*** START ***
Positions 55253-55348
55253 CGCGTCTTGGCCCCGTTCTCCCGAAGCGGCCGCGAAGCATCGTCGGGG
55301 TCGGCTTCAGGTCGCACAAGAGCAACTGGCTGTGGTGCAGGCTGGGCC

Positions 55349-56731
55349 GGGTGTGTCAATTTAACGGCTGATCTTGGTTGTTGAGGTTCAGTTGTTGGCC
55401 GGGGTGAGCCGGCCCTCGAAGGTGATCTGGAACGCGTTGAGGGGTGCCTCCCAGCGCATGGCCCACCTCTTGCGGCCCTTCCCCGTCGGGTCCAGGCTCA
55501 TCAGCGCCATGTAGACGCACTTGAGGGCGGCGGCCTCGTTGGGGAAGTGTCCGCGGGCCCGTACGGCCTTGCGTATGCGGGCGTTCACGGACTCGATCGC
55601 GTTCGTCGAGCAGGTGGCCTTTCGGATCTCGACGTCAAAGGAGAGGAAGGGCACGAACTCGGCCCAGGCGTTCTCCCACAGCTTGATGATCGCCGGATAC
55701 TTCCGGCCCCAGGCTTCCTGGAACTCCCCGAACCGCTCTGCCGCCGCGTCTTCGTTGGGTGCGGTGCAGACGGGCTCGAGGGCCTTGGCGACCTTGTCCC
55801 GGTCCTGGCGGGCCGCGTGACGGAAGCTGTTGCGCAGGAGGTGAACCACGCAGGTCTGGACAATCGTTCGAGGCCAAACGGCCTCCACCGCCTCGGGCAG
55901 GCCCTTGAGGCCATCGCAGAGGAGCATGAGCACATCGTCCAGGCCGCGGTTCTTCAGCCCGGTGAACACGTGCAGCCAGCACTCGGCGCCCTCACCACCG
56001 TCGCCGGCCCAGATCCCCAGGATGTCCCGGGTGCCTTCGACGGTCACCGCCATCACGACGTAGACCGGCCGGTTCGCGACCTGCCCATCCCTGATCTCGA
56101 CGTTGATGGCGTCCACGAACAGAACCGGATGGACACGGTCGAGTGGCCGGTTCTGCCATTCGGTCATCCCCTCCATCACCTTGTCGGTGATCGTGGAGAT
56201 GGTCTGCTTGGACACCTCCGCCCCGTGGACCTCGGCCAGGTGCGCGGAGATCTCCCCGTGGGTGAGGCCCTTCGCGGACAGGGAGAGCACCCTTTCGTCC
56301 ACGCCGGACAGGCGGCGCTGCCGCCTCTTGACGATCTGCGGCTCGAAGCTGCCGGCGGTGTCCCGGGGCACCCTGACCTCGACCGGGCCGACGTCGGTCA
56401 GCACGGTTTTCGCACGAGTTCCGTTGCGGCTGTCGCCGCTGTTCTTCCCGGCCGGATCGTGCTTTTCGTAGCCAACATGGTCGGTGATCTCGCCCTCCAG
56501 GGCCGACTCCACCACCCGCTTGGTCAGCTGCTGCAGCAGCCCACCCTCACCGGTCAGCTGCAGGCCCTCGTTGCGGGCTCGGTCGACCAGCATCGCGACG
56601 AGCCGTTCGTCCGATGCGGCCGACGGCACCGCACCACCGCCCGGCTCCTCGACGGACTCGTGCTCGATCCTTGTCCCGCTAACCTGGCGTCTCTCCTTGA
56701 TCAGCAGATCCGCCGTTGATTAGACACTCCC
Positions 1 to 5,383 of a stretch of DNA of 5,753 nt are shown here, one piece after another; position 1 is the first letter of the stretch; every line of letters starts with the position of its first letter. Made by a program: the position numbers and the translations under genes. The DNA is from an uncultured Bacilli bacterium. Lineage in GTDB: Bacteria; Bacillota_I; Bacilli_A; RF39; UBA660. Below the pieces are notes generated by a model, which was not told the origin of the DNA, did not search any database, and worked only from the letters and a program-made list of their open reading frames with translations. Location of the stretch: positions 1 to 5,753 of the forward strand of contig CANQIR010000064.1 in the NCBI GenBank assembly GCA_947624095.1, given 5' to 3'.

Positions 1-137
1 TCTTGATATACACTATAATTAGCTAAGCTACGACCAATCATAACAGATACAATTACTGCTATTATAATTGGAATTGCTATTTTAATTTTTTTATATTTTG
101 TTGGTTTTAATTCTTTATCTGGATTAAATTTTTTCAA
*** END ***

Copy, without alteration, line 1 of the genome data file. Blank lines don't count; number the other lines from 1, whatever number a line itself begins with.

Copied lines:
Positions 55253-55348